The Romanov Conspiracy

The Romanov Conspiracy by Glenn Meade Read Free Book Online

Book: The Romanov Conspiracy by Glenn Meade Read Free Book Online
Authors: Glenn Meade
Tags: Fiction, General, Suspense, Action & Adventure, tinku
pent-up tension of the last week at sea. “No, I won’t accept the worst. We know nothing without the proof. Now go tell Dinny that we’ll have a German U-boat shadowing us all the way home; it’ll be a comfort. And be quick about it.”
    Finn hesitated. “You really need to get some rest, you know that? You’re on edge. You haven’t had a proper night’s sleep in almost a week. Go down below and try to shut your eyes while you can. One more thing.”
    “I love you, Lydia Ryan, despite your faults. You’re still mo cushla , as Dad always says.” Finn winked impishly, using the old Gaelic term of endearment that always softened her heart. Mo cushla— “You’re the breath of me, the beat of my heart.”
    She smiled back despite herself, her anger diminished. “Go on with you. I’ll be along shortly.”
    Finn moved toward the wheelhouse. She watched him go and was immediately sorry for her outburst. There was a time when her heart was large and gentle and kind, but the war, of course, the war with all its ravages and deep valleys of hurt, had made her temper quicker and her heart much smaller and harder.
    She became aware of something heavy in her right hand—it was the small black Mauser that Ritter gave her. She hitched up her skirt, exposing her legs, and tucked the Mauser into the top of her right ankle boot.
    Just then the Marie-Ann cleared the harbor and a wind gusted out of nowhere, making her shiver.
    The fog disappeared and the infinite gray enormity of the Baltic stretched to the horizon. For some reason she felt utterly and completely alone. “Where are you, Sean Quinn? Curse you for not being here when I need you most.”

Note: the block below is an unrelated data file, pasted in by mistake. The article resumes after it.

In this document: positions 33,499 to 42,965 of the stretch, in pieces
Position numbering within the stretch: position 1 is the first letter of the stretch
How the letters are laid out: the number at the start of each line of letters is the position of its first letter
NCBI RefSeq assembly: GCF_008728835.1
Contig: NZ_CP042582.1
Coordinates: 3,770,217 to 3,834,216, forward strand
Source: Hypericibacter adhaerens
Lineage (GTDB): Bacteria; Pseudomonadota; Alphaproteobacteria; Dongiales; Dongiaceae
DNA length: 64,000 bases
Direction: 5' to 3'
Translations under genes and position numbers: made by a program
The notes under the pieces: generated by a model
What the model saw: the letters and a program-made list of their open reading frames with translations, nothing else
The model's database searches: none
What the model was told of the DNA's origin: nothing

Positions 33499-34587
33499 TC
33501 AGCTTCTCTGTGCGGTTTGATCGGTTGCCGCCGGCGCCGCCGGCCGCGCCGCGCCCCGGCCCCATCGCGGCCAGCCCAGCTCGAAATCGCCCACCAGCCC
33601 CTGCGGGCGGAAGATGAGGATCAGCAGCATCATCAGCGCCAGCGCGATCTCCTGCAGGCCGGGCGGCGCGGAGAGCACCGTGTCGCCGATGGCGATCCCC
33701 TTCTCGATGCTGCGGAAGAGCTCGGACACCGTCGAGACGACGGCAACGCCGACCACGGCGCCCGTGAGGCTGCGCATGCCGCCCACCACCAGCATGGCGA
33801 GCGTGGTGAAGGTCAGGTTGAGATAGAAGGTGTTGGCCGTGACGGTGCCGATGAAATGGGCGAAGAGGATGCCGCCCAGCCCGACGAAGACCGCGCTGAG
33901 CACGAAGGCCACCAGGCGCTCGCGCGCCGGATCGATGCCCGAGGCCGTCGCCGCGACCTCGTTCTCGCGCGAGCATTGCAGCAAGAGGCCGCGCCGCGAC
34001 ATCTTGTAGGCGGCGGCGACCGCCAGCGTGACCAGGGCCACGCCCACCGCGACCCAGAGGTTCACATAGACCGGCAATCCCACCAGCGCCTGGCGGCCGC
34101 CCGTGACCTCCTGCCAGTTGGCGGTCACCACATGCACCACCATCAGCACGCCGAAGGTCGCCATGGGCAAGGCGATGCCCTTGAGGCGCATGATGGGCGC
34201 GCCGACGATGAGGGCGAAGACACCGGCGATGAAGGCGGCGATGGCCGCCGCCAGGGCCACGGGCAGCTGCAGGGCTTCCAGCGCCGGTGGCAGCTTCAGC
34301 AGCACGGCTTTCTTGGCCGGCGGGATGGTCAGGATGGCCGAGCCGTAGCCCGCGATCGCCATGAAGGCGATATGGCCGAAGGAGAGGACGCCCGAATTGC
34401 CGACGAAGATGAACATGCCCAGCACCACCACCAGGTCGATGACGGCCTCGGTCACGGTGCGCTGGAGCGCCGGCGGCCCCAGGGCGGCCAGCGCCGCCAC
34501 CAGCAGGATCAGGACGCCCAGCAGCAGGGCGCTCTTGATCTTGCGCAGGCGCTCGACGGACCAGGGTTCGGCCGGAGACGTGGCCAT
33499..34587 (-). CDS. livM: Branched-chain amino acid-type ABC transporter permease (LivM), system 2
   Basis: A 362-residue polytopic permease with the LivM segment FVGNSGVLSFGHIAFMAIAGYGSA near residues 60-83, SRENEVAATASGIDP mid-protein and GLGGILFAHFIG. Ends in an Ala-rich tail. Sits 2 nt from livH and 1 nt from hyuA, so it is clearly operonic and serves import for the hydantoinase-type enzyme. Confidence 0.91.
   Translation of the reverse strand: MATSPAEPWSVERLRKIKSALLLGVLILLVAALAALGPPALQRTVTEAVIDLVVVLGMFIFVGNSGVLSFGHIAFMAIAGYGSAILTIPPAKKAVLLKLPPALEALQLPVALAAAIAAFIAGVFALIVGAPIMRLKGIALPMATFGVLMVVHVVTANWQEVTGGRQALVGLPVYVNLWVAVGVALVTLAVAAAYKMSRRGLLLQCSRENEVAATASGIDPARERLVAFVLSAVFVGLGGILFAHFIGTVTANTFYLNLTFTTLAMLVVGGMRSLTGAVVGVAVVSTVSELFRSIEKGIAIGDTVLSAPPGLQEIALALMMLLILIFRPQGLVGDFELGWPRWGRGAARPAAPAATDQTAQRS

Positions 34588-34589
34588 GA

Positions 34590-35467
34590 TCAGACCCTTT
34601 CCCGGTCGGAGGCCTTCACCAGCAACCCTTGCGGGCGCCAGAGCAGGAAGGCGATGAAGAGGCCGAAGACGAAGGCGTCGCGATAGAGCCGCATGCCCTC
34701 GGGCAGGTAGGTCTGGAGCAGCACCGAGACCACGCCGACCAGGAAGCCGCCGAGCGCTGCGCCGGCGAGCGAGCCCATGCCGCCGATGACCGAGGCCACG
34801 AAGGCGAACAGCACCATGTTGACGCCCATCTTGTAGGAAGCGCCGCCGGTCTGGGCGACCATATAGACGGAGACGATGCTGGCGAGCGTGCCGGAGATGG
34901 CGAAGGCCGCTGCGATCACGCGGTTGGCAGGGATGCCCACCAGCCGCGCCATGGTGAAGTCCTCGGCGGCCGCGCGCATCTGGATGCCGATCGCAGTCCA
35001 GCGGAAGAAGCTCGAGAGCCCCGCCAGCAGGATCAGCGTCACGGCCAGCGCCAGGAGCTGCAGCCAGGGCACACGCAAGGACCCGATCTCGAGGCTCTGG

As quickly as it came, her grieving plea was snatched away by the wind, lost in the cold, uncaring vastness of the Baltic.
    Lydia wiped her eyes, straightened her skirt, and went down below.


    The city looked like hell on earth, a place gone mad.
    It was spring but winter’s glacial hand still clutched the streets of the ancient settlement built by Peter the Great—huge, dirty chunks of frozen water clogging every avenue and pavement.
    There were plenty of signs of war, of course, and Philip Sorg missed none of them as his hired horse-drawn droshky headed west, past the chaos of St. Petersburg’s sprawling slums and their endless lines of dirty gray laundry hanging from balconies.
    Sorg took mental note of the piles of sandbags outside important public offices and the propaganda posters that adorned lampposts and walls. He paid attention to which streets were pockmarked with holes from artillery shells and where the bloodred flags of revolution fluttered from the tsarist buildings that once managed the vast Russian Empire, stretching from the Baltic to the Pacific.
    He observed the number of motorcars and trucks—very few apart from those commandeered by rowdy gangs of Red Guards—and the numbers of dead horse carcasses and bodies on the streets. He counted people in queues outside grocery stores—they always numbered in the hundreds, if not thousands. He even noted slogans daubed on walls: “Land and Freedom.” “Long Live the Workers.” “Victory or Death.”
    In a country in the grip of revolution’s turmoil, racked by fighting between Bolshevik Reds and tsarist Whites, each trying to gain supremacy, Sorg noticed that children avoided school just as much as civilians avoided making unnecessary trips, for there was more than the occasional boom of artillery and the crack of sniping in the streets.
    Sorg noticed such things. He was far more observant than the average foreign businessman who had made St. Petersburg his home in hope of prospering in the chaos of a civil war.
    But then Philip Sorg was no ordinary businessman.
    “Less than two hours if we’re lucky, sir.” The coach driver cracked his whip on his horses’ flanks as they picked their way along the slushy highway leading out of the city, the snorts of the huge animals

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